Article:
Aaron Ring, MD, Ph.D. looks like he’s about 20 years old but he has quite a pedigree including degrees from both Yale and Stanford University. The young researcher has stacked up quite a few awards over his ten-year career including a 2020 Young Investigator Award.
Now a professor at Yale, Ring has already participated in several large COVID-19 studies including one, published in Nature, which found that different immune risk factors determined how sick men or women would get after coming down with COVID-19.
Ring will be focusing on autoantibodies – antibodies that mistakenly attack our tissues in his grant. A deranged immune response that attacks one’s own tissues certainly makes sense given the infectious trigger often seen in ME/CFS (and always seen in long COVID).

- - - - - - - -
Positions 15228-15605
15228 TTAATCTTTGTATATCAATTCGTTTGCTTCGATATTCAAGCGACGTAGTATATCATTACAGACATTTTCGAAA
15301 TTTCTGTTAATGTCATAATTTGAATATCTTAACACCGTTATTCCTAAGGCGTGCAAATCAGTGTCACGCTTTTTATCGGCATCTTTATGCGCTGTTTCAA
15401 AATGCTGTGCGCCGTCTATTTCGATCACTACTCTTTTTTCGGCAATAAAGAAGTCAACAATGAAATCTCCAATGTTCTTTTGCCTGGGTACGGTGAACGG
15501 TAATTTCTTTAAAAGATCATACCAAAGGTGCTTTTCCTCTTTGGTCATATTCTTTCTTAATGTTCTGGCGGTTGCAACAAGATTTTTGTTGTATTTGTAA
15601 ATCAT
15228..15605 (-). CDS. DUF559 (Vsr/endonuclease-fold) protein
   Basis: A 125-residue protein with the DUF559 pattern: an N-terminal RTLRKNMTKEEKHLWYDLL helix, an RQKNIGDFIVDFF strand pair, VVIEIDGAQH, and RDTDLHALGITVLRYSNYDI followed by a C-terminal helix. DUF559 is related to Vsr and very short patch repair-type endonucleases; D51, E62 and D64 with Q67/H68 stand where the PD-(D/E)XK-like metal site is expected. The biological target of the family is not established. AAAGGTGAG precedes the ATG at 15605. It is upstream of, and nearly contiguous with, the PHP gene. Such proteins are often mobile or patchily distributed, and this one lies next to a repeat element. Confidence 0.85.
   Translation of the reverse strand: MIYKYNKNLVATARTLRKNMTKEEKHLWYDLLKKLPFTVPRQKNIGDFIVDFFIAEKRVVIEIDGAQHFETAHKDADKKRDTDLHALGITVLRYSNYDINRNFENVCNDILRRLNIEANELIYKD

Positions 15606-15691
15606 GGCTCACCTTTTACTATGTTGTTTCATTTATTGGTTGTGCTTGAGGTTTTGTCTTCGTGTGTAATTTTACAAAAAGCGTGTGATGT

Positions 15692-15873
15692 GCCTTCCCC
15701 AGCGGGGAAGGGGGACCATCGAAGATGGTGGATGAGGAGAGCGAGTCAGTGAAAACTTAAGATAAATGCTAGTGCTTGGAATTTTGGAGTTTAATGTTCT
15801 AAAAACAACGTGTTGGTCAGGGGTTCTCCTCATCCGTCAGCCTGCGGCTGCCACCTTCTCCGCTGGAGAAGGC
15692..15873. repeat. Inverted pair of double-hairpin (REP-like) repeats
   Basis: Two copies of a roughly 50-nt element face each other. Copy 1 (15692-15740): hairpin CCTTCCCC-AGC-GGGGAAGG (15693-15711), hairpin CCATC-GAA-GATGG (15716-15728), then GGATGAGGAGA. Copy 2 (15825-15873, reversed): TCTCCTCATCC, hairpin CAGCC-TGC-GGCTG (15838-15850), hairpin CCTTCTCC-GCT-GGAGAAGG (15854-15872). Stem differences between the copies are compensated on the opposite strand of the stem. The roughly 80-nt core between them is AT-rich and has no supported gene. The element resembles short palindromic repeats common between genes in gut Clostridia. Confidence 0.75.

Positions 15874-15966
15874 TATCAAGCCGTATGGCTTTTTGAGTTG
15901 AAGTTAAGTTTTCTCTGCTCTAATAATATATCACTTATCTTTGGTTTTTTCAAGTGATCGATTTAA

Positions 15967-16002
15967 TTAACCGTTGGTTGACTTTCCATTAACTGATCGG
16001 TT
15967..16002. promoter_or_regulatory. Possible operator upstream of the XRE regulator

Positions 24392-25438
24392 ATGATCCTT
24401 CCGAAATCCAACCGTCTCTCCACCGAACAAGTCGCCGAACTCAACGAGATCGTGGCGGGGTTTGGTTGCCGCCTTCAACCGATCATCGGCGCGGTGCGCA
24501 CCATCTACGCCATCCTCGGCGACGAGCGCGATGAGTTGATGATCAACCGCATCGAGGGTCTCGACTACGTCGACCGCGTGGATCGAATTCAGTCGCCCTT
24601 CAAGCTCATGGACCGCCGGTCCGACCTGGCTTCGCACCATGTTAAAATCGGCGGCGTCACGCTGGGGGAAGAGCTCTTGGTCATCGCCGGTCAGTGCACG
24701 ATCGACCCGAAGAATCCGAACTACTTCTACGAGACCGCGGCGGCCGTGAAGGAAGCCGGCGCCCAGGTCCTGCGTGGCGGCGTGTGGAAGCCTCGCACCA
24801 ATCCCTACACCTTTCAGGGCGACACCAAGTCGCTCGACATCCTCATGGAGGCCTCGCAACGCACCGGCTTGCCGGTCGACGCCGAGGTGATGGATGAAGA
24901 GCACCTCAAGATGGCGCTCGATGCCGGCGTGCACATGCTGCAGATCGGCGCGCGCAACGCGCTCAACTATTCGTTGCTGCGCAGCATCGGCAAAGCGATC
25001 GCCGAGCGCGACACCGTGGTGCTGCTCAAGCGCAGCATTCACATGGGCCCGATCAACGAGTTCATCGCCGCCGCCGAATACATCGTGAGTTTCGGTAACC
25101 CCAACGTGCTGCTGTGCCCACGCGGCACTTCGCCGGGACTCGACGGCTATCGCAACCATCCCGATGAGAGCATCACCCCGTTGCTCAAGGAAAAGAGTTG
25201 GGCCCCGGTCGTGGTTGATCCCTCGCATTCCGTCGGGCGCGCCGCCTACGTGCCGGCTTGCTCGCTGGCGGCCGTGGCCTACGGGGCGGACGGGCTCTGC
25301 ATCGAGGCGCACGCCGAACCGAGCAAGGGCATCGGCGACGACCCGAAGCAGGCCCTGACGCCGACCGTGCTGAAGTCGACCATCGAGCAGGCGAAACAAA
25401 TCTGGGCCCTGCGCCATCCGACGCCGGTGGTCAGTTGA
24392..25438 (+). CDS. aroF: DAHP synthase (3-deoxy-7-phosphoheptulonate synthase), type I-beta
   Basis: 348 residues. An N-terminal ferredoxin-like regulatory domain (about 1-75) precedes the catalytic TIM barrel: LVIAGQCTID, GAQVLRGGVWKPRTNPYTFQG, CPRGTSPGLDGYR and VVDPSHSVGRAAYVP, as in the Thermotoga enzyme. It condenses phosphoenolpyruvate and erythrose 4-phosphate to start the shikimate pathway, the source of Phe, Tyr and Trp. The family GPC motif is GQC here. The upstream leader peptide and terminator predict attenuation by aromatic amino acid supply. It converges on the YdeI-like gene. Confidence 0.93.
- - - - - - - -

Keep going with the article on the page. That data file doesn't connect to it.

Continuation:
Except for the fact that they’re “pathological” [i.e. are harmful], we don’t know which autoantibodies Ring is going after in his study “Discovery of pathological autoantibodies in ME/CFS and post-acute sequelae of SARS-CoV-2 infection“. (Wouldn’t it be interesting if he found similar autoantibodies in both diseases?)
It’s clear something is going on with the breathing – particularly during exertion – in ME/CFS. Many people have reported that they suffer from a hard-to-explain symptom of shortness of breath.
The research suggests something has indeed gone wrong. Systrom found exercise-induced hyperventilation in a significant subset of people with ME/CFS. Naschitz found that tilt table tests induced the same in a significant portion of ME/CFS/FM patients. Natelson and others have found evidence of the same in the form of low CO2 levels (hypocapnia). (Check out two home hyperventilation tests recommended by Dr. Natelson.)